When I was in college after already committing my life to become a doctor, I became terribly ill and landed a spot in the hospital. My doctor at the time told me “You are not going to die” That phrase I will never forget because at that moment–I felt like I might. I was then forever indebted to becoming that person who would reassure a patient that their darkest hours were not at hand. I studied hard and abstained from activities my peers were engaged in only to persue my dream. Eleven years ago my dream came true and I was finally the doctor starting practice and ready to change the lives of many. I was trained to treat every disease with the best of medicines and could conquer any patient’s complaint. Unfortunately, those concepts drastically changed as I continued to evolve as a person and was touched by each patient that I met. After ten years of medicine I could feel myself beginning to change but I wasn’t quite sure just what the change was. Then the day Susan came in I began to have a greater focus.
A few years ago, Susan, a popular vet in the local community with 4 boys, came to me tearstricken and upset. She had developed an autoimmune disease seven years before that had debilitated her to the point that she was unable to function as the woman, mother, and wife that she had once been. Tears welled in my eyes during that annual visit as I noted her spirit and life’s luster being eroded by the burden of her disease. I told her … “I am no superwoman, I have no answers for you.” We could only pray together that things would change.
The following monday morning she called and said “My pastor pulled me aside after church on Sunday and told me he had dreamt I got a second opinion and was healed.” I immediately called a physician who I had not seen since residency. He was leaving for a mission trip to Haiti the next day and the only way he could see her was if she could be there in thirty minutes. Ironically, she had no patients scheduled that day, had a babysitter for her kids, and was already having lunch in the area. He told her that it wasn’t a disease, it was an allergy. He hadn’t a clue as to what she might be ingesting that would cause this severe reaction. Eventually, she discovered that she had to eliminate red dye # 40 from her diet and she is 100% healthy now.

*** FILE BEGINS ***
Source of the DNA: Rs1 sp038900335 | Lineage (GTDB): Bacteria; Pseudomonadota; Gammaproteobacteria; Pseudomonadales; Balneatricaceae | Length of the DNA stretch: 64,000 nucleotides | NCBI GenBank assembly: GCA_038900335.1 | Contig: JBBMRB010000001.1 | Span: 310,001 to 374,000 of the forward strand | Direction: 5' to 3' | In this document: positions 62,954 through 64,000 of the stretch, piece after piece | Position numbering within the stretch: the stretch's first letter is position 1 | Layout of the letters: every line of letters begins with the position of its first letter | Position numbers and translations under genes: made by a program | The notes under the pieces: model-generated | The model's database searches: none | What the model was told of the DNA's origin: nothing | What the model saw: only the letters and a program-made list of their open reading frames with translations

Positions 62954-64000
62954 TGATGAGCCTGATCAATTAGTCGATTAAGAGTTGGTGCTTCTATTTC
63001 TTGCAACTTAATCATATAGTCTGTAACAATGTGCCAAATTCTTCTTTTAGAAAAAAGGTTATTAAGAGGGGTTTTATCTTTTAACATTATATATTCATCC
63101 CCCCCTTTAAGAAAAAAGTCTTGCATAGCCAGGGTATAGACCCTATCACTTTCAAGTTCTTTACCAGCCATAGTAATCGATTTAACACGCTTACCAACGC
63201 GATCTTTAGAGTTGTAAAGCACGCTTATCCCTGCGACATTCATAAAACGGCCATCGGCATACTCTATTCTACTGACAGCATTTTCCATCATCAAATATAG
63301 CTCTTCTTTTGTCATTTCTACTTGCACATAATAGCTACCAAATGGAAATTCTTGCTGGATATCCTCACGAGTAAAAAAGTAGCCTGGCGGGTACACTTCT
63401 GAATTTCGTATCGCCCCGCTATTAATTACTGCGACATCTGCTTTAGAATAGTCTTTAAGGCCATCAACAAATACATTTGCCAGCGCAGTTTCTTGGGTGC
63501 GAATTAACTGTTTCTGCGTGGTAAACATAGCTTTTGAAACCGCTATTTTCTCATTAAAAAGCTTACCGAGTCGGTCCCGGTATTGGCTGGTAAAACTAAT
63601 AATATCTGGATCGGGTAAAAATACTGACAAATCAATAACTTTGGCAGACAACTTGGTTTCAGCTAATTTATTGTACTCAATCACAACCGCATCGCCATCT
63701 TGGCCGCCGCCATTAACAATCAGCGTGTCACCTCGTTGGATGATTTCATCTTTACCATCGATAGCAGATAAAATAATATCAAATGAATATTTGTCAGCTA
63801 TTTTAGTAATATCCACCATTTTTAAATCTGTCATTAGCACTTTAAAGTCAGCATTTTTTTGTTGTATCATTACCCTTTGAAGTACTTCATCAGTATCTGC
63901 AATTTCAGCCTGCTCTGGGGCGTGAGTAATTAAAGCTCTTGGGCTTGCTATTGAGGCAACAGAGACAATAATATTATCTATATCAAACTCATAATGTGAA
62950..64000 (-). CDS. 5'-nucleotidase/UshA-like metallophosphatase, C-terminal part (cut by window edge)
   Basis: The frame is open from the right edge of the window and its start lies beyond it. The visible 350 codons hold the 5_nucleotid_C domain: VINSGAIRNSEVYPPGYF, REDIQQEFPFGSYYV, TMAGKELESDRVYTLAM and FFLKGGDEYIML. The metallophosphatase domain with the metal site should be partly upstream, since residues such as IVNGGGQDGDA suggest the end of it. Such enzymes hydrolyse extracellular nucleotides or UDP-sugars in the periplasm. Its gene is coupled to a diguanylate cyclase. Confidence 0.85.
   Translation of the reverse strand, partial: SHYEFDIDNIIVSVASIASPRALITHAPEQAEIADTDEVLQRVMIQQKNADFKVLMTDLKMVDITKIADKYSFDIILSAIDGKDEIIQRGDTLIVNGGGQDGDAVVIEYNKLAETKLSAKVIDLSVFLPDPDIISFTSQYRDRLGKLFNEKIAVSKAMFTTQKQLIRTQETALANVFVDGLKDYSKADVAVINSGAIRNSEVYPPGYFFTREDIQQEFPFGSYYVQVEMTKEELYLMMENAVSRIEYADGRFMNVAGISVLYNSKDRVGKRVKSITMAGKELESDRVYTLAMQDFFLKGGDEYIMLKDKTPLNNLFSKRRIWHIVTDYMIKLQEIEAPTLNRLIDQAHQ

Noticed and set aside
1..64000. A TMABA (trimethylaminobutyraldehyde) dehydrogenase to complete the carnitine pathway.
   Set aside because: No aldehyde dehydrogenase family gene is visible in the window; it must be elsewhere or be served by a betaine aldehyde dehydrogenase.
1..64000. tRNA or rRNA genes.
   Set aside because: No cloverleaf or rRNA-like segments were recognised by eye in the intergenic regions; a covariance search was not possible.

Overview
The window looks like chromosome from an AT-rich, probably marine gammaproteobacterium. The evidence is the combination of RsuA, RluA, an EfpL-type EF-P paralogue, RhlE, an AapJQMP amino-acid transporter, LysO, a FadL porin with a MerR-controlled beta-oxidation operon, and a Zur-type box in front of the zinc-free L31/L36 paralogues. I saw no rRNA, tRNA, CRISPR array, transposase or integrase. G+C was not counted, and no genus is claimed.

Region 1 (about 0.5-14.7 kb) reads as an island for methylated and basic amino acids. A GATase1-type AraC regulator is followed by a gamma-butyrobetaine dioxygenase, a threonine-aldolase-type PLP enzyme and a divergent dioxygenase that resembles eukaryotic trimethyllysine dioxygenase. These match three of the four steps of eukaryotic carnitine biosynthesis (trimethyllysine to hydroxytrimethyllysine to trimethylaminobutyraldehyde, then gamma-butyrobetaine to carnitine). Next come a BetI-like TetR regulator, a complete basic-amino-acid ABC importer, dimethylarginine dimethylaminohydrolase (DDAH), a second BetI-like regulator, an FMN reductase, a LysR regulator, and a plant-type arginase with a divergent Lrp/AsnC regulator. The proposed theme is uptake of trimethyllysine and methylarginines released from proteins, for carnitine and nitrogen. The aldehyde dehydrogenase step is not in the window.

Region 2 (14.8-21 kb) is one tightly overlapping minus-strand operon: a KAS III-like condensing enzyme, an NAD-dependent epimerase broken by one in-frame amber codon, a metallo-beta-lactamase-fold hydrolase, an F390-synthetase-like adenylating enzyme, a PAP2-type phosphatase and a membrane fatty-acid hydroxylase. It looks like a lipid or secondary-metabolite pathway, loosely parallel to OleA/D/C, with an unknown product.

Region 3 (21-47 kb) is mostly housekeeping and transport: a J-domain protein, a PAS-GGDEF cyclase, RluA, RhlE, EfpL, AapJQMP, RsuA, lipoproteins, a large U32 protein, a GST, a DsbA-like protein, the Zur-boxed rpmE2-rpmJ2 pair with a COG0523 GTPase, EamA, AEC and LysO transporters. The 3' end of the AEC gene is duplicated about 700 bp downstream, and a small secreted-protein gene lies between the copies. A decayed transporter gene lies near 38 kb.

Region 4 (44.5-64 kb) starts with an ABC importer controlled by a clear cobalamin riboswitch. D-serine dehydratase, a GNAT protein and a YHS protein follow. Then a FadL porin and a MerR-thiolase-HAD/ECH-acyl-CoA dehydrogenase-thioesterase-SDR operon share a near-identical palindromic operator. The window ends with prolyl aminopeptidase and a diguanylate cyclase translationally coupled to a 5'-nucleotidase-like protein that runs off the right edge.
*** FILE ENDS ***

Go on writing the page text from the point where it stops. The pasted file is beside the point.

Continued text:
I have spent countless hours walking in the woods and enjoying my own family. Yet, I continue to watch many other patients struggle with their inability to share the same pleasures in life. I have now realized that I have been on the wrong track. We dont need to cure and treat disease–we need to prevent it!
All the years of training to to heal people have proven that I have been coexisting with them. I must shift my role to help them before the diseases takes hold. I must help my patients change themselves. I realize that the best way to change the world is to change yourself.
Thank you to Theresa Mazza for yet another inspiring post!
The London Olympic games have given the world an excuse to pay close attention to some very exceptional teens! As we cheer on our spectacular teen athletes, you can almost feel the hope and inspiration radiating from the television screen. It has been a refreshing pause reminding us of the potential that lies within every teen.
As I’ve watched the games and read the stories of these athletes, I can’t help but wonder, what is it about these particular teens that gives them the capability of competing and representing their country on the world’s biggest platform?